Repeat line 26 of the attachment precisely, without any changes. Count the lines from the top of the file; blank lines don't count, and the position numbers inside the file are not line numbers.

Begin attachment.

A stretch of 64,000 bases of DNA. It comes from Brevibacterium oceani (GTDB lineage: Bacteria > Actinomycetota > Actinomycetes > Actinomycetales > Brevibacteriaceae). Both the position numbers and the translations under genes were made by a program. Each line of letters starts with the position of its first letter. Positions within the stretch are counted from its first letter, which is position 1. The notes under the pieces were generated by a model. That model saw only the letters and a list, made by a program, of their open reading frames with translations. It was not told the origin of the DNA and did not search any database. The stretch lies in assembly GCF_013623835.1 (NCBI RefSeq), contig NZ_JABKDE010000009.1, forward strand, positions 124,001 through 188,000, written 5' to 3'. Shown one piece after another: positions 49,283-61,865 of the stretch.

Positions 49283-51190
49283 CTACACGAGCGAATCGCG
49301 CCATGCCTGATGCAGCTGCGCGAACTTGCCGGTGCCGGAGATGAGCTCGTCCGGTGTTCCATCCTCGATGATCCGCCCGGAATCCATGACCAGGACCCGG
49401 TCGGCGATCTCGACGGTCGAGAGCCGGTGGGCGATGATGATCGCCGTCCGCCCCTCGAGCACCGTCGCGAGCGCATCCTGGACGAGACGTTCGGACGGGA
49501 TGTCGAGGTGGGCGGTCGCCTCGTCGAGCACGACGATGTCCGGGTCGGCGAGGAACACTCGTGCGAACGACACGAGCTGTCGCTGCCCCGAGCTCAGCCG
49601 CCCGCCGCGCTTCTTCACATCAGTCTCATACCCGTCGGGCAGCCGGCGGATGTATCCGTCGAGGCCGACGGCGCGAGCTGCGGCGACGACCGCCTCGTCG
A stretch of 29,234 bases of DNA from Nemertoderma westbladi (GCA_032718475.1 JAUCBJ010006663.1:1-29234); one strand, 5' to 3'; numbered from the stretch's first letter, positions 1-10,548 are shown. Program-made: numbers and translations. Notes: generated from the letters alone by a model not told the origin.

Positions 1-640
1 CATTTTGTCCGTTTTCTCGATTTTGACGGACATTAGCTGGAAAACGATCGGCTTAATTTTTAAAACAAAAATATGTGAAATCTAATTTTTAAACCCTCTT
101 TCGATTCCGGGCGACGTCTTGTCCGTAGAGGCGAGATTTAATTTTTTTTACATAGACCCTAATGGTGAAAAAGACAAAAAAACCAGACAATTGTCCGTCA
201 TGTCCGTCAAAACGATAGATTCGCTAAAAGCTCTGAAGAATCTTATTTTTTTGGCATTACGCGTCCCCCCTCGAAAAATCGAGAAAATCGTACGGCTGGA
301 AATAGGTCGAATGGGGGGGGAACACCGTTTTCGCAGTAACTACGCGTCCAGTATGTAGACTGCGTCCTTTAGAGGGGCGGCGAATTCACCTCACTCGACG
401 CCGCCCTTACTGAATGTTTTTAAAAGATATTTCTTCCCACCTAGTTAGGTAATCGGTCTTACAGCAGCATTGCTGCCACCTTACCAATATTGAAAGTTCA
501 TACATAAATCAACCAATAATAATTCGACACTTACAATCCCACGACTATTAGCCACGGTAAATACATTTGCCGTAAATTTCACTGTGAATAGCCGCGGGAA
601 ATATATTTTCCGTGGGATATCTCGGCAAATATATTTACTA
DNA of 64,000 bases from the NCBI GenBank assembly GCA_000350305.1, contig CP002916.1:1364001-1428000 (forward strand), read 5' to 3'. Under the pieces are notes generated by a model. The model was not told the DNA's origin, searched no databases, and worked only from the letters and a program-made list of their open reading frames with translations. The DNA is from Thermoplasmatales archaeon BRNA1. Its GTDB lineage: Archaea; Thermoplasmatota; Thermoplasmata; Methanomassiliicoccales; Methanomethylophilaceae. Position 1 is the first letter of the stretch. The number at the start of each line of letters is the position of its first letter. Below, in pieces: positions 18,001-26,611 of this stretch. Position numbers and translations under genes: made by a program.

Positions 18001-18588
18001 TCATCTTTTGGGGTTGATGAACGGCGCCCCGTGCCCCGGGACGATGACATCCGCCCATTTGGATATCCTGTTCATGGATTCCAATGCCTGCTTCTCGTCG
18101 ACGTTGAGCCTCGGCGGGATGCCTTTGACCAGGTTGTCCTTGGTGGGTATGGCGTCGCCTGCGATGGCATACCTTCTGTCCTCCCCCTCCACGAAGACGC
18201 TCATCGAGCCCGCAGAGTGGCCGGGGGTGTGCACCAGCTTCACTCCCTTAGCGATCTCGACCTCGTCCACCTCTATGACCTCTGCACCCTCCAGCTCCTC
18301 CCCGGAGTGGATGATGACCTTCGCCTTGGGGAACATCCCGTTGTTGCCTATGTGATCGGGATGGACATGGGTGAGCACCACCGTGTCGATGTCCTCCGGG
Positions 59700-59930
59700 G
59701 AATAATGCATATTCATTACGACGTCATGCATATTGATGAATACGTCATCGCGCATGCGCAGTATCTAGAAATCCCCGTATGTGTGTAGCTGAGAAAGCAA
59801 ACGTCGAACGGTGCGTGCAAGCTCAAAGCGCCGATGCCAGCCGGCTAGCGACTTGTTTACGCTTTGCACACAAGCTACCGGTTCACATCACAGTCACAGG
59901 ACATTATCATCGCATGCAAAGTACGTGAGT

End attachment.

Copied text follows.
59801 ACGTCGAACGGTGCGTGCAAGCTCAAAGCGCCGATGCCAGCCGGCTAGCGACTTGTTTACGCTTTGCACACAAGCTACCGGTTCACATCACAGTCACAGG